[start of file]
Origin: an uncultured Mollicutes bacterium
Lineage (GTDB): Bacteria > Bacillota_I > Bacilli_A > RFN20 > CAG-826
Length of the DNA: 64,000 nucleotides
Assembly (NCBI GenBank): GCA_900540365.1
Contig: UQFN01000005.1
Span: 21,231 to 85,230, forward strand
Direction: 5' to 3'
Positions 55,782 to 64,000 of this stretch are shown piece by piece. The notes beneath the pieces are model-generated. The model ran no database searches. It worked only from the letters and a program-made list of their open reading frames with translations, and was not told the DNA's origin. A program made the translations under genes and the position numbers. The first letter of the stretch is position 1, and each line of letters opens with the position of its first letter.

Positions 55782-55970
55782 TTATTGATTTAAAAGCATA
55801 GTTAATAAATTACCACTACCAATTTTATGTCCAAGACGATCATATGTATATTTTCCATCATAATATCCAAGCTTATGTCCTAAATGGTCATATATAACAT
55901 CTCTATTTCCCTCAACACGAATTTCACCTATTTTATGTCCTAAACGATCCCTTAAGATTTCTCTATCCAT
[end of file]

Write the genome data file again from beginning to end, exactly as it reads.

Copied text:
Origin: an uncultured Mollicutes bacterium
Lineage (GTDB): Bacteria > Bacillota_I > Bacilli_A > RFN20 > CAG-826
Length of the DNA: 64,000 nucleotides
Assembly (NCBI GenBank): GCA_900540365.1
Contig: UQFN01000005.1
Span: 21,231 to 85,230, forward strand
Direction: 5' to 3'
Positions 55,782 to 64,000 of this stretch are shown piece by piece. The notes beneath the pieces are model-generated. The model ran no database searches. It worked only from the letters and a program-made list of their open reading frames with translations, and was not told the DNA's origin. A program made the translations under genes and the position numbers. The first letter of the stretch is position 1, and each line of letters opens with the position of its first letter.

Positions 55782-55970
55782 TTATTGATTTAAAAGCATA
55801 GTTAATAAATTACCACTACCAATTTTATGTCCAAGACGATCATATGTATATTTTCCATCATAATATCCAAGCTTATGTCCTAAATGGTCATATATAACAT
55901 CTCTATTTCCCTCAACACGAATTTCACCTATTTTATGTCCTAAACGATCCCTTAAGATTTCTCTATCCAT